The code generator depends on comments to generate code, so sometimes you need to adjust comments. In this example, adjust the following comments of the SidecarSet:
+genclient:nonNamespaced: Create a non-namespace object.
+kubebuilder:subresource:status: Create a status subresource.
xxx: kubectl get sidecarset: will be described later.
(2) Set fields
Set the following fields to make the CRD take effect:
2. Then, run the make command to generate code.
You do not need to complete underlying controller implementation for the CRD, such as gRPC interface configuration and codec.
The final fields are as follows.
SidecarSets are used to inject Sidecars into pods. Selector and Containers are defined in SidecarSetSpec, as shown in the figure on the left. Selector indicates the pods into which Sidecars are injected, and Containers defines a Sidecar container.
As shown in the figure on the right, SidecarSetStatus defines the status information. MatchedPods indicates the number of pods that match the SidecarSet. UpdatedPods indicates the number of pods injected with Sidecars. ReadyPods indicates the number of pods running normally.
For more information, see this document.
1. Create two mutating webhooks by running the following commands:
kubebuilder alpha webhook --group apps --version v1alpha1 --kind SidecarSet --type=mutating --operations=create kubebuilder alpha webhook --group core --version v1 --kind Pod --type=mutating --operations=create
2. Create a validating webhook by running the following command:
kubebuilder alpha webhook --group apps --version v1alpha1 --kind SidecarSet --type=validating --operations=create,update
The result is as follows.
The content in blue indicates the three handlers that are created by running the preceding three commands. The following shows how to configure the handlers.
The created webhook handlers are located in:
Rewrite or fill in the code as follows.
The final code is as follows.
In Step 4, three webhooks are created, including the SidecarSet mutating webhook, SidecarSet validating webhook, and pod mutating webhook.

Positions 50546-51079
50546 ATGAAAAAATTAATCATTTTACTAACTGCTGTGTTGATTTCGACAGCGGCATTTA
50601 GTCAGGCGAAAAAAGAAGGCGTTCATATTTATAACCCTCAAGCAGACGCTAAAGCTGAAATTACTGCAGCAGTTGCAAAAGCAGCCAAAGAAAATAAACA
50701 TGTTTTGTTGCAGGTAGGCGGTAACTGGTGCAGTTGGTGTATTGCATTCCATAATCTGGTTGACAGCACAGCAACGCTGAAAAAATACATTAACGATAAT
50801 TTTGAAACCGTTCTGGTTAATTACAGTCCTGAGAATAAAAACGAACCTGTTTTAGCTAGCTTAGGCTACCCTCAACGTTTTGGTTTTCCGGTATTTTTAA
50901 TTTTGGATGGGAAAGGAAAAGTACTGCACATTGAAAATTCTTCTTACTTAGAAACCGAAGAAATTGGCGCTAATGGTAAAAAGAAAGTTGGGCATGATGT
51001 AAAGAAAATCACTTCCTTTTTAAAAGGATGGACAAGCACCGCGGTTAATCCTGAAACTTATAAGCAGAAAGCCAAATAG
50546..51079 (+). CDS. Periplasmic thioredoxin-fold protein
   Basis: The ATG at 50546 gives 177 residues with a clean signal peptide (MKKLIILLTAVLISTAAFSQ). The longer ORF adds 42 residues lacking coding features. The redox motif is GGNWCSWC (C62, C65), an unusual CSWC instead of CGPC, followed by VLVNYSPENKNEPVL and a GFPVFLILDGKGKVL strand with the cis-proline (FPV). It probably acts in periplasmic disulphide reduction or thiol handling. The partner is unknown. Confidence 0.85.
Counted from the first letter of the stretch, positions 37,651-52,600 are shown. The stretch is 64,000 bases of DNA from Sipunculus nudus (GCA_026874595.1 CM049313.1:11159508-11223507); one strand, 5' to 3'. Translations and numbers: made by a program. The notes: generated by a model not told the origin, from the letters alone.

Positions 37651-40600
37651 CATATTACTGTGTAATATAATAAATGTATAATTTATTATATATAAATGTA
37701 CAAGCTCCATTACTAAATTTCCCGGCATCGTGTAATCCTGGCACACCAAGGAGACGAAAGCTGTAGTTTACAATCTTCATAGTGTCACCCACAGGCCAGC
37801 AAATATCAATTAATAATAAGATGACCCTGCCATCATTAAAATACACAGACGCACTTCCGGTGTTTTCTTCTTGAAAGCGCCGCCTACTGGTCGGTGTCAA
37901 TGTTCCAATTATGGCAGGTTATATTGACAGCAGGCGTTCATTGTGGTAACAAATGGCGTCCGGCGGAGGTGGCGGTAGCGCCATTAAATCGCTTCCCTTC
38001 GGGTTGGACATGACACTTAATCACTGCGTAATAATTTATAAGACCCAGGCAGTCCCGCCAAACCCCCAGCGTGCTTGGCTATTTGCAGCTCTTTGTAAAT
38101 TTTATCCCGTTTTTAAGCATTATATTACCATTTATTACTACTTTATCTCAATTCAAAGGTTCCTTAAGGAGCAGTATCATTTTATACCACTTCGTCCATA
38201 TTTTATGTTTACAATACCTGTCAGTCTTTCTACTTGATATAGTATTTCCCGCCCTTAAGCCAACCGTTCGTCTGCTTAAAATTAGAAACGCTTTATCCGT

The preceding figure on the left shows the SidecarSet mutating webhook. The default settings are completed through setDefaultSidecarSet.
The preceding figure on the right shows the validating webhook used to check the fields of the SidecarSet.
The pod mutating webhook is not shown here. mutatingSidecarSetFn does not set the default value, but fetches the value of setDefaultSidecarSet and injects the value into pods.
The created controller framework is located in pkg/controller/sidecarset/sidecarset_controller.go. Make the following modifications:
The following figure shows the final code of the SidecarSet controller.
addPod is used to fetch the pod-matched SidecarSet and queues it up for processing by the Reconcile function.
After retrieving the SidecarSet, the Reconcile function selects the matched pod based on the Selector setting, calculates the cluster status based on the current pod status, and fills in the CRD status accordingly.
This section summarizes the SidecarSet workflow to help you understand how Operators work.
The preceding process is a simple implementation of a SidecarSet.
Additional information: Generally, webhooks implement business logic and update statuses through controllers. However, controllers are optional in some cases. In the preceding example, webhooks implement the main business logic without controller intervention.
Let's summarize what we have learned in this article: